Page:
We also want to support a rich design time environment. Creating DataAdapters and SqlCommands in C# isn't fun. Good developers botch these up too easily - not creating parameters right - or worst not using parameters at all and opening themselves up to sql injection. The typed DbCommand and DbDataAdapter's allow for a rich design time painting of sql and generation of parameters when used on a sub-class of System.Component. Of course, developers aren't stuck with design time - they are free to drop into the code when they want to.

In building this data access layer, I've being doing deep research and testing on a lot of different data access blocks - including ones I've authored in the past. I've taken stuff from examples like PetShop and ShadowFax and of course looked at the PAG groups Data Access Block, including the latest revision. I'm very happy with where the code stands today.

One of the features missing from all of these is a streaming data access component. In some cases we have a need to start writing to the response stream of a web service before the database access is complete. So I've tackled this problem using an event model which works nicely. You can put “delegate“ or “callback“ labels on that technique too and they'll stick.

One of the interesting “tricks” was to use the SqlProvider as an agnostic provider during design time. We wanted to allow developers to use design time support and so I went down the path of creating my own agnostic implementors of IDataAdapter, IDbConnection, IDbCommand, etc. etc. The idea was that at runtime, we'd marshal these classes into the type specific provider objects based on the configuration. I was about 4 hours into this exercise when I realized I was pretty much rewriting SqlCommand, SqlDataAdapter, SqlConnection, etc. etc. What would stop me from using the Sql provider objects as my agnostic objects? At runtime, if my provider is configured for Oracle, I use the OracleHelper's “CreateTyped“ commands to marshal the various objects into Oracle objects, of course talking to them through the Interface. As a shortcut, if my provider is configured for Sql at runtime, I just use the objects as they are.

The neat fall out feature from this is that you can write an entire application against SqlServer, using SqlHelper if you like, and if you are thrown a curve ball to use Oracle, the only managed code changes are to change your reference from SqlHelper to DbHelper and everything else all works. Mileage will of course vary depending on how many times you used Sql'y things like “Top 1“. Just as importantly however, developers using this data block learn only 1 type of data access and the same technique applies to all other databases.

One of the sad things is how this thing evolved. In the beginning there was bits of no less than 3 data access blocks in this class library. I spun my wheels quite a bit going back and forth and doing a lot of prototyping under some heat from developers who need to start writing dac's. Because I was starting from chunks of existing code, somehow NUnit tests didn't magically happen. So I've spent the past few days working to a goal of 90% coverage of the code by NUnit tests. It's tough starting from scratch. Not only have I been finding & fixing lots of bugs, you won't be surprised that my testing has inspired the odd design change. I'm really glad I got the time to put the effort on the NUnit tests because sooner or later those design changes would have been desired by developers using this block - and by that time - the code would have been to brittle to change. Certainly some of my efforts would have been greatly reduced had I made these design changes sooner in the process. I'm not new to the fact that catching bugs earlier makes them cheaper to fix - but nothing like getting it pounded home. I'll be pretty hesitant to take on another exercise of editing some existing code without first slapping on a bunch of NUnit tests that codify my expectations of what the code does.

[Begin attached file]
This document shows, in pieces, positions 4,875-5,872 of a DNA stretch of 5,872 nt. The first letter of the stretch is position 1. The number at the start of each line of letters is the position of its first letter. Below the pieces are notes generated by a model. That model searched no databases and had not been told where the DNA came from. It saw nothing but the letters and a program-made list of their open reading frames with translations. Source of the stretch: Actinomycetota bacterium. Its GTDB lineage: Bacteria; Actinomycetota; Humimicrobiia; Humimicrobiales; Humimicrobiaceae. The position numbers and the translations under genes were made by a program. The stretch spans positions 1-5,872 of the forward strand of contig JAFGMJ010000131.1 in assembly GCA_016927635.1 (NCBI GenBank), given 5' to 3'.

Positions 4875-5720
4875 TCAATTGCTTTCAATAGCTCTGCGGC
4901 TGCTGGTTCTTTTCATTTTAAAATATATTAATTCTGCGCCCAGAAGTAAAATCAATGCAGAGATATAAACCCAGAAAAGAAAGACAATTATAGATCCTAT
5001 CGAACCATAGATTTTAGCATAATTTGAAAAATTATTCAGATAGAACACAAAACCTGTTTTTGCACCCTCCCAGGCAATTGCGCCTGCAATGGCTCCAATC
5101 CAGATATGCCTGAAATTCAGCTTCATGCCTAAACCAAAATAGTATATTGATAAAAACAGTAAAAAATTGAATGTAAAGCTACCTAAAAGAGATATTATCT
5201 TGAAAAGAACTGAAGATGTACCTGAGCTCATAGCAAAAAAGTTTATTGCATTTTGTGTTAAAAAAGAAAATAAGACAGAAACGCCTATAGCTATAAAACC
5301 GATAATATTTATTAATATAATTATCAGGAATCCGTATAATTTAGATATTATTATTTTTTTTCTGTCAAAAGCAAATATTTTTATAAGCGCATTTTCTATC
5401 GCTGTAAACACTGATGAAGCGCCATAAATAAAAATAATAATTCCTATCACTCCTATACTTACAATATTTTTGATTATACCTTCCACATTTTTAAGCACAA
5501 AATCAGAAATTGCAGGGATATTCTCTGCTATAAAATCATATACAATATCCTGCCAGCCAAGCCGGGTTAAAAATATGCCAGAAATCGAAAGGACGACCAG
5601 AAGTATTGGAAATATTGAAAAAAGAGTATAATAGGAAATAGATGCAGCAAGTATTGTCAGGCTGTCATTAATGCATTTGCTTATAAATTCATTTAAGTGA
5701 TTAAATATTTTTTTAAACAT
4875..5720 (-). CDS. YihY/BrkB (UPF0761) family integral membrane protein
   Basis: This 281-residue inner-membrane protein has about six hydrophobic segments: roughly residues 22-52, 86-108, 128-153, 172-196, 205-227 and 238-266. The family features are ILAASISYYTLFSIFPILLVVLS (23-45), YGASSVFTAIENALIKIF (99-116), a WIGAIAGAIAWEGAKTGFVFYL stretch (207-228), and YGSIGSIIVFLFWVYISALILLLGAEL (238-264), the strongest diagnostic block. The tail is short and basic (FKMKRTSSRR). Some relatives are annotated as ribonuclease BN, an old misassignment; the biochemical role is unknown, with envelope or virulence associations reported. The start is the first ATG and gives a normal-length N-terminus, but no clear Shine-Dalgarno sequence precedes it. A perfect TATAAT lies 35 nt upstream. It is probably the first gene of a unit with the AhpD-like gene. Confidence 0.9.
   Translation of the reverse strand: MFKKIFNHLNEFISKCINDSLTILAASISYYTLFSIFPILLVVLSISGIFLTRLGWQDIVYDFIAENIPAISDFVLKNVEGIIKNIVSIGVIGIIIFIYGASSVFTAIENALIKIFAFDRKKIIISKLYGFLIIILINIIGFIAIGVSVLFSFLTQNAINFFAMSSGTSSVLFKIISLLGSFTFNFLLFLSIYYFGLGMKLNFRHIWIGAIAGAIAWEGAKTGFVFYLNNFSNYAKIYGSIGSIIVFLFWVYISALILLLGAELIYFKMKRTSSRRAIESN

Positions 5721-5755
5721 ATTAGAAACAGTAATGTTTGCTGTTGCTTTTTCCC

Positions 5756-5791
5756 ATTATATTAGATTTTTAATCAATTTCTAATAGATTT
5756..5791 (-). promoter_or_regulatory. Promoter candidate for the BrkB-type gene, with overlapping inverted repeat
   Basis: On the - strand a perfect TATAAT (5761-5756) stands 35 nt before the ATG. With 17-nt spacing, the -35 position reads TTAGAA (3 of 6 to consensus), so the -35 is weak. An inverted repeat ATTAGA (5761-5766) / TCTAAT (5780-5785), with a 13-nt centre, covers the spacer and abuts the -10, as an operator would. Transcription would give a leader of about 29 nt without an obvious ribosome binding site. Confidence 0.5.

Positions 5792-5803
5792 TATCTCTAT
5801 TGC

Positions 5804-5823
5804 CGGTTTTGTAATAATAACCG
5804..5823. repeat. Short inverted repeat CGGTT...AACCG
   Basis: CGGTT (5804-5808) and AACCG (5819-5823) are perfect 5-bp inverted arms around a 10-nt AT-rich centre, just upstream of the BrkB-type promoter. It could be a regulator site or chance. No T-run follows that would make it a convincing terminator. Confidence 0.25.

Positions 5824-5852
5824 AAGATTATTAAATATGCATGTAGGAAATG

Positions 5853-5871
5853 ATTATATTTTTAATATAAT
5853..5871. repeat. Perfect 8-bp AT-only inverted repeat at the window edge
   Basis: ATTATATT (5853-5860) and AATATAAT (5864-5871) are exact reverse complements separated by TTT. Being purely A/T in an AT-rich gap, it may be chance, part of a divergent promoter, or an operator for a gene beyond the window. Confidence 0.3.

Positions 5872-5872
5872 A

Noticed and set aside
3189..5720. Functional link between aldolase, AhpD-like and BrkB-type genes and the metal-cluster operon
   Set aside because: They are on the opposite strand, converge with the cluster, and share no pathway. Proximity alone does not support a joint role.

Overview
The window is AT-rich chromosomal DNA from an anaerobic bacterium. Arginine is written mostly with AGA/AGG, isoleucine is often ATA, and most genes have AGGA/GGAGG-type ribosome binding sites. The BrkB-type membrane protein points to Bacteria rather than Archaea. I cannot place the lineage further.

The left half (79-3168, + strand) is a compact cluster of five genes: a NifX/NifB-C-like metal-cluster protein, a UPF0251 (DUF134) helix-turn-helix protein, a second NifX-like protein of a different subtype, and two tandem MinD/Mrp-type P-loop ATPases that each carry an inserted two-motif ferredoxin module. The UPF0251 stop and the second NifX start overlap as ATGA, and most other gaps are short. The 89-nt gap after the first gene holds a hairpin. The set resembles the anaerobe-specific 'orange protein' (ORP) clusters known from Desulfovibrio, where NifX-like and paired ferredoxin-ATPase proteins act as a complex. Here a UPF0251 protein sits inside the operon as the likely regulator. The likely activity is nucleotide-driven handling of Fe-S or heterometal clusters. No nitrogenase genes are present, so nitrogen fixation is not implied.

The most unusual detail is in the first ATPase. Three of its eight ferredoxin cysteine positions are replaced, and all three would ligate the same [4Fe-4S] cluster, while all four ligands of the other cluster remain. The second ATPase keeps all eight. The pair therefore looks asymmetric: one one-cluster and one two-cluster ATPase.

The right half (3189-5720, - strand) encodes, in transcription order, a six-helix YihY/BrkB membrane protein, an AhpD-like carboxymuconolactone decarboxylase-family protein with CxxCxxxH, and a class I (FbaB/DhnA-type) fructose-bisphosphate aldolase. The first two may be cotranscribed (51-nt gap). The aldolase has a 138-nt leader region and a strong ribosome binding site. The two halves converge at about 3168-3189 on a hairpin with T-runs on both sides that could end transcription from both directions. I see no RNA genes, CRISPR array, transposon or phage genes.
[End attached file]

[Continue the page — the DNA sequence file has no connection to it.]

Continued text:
Downtown Metro Toronto .NET UG Inaugural Meeting!

Finally a downtown user group.  First week of every month - and the first one is April 1st - no 200 Bloor St. East (Manulife) at Jarvis. This is also the first date on the MSDN Canada .NET User Group Tour across Canada. There is also a raffle for an XBox.

The sad news is that this meeting is going to get cut off at the first 200 people - so register soon by sending an email to

speaker: Adam Gallant
location: Manulife Financial Building 1st Floor 200 Bloor Street East Toronto

Better Web Development

In this session, we will focus on some fundamentals in web development, including a special drill-down on security and caching. We will cover an overview of the .NET security, and specifically important aspects in ASP.NET security and best practices. We will also cover, at a high-level, the caching mechanisms used by ASP.NET.

Debunking Dataset Myth

Many people think that datasets are stored internally as XML. What most people need to know is that Datasets are serialized as XML (even when done binary) but that doesn't mean they are stored as XML internally - although we have no easy way of knowing, it's easy to take a look at the memory footprint of datasets compared to XmlDocuments.

I know that if datasets were stored as XML, then in theory, datasets should be larger since BeginLoadData/EndLoadData implies there are internal indexes maintained along with the data.

It's not easy to get the size of an object in memory, but here is my attempt.

long bytecount = System.GC.GetTotalMemory(true);
DataSet1 ds =
new DataSet1();
ds.EnforceConstraints =
bytecount = System.GC.GetTotalMemory(
true) - bytecount;
MessageBox.Show("Loaded - Waiting. Total K = " + (bytecount/1024).ToString());

long bytecount = System.GC.GetTotalMemory(true);
System.Xml.XmlDocument xmlDoc =
new System.Xml.XmlDocument();
bytecount = System.GC.GetTotalMemory(
true) - bytecount;
MessageBox.Show("Loaded - Waiting. Total K = " + (bytecount/1024).ToString());

I tried these examples with two different xml files - both storing orders & orderdetails out of the northwind database. The first example was the entire result set of both tables. The dataset memory size was approximately 607K. The XmlDocument was 1894K, over 3 times larger. On a second test, I used only 1 record in both the order and order details tables. The dataset in this case took 24K and the XmlDocument took 26K, a small difference.  You will notice that in my dataset example I have turned off index maintenance on the dataset by using BeginLoadData. Taking this code out resulted in a dataset of 669K, an increase of approximately 10%. An interesting note is that if you put in a BeginLoadData and EndLoadData, the net size of the dataset is only 661K. This would imply that leaving index maintenance on during loads is inefficient in memory usage.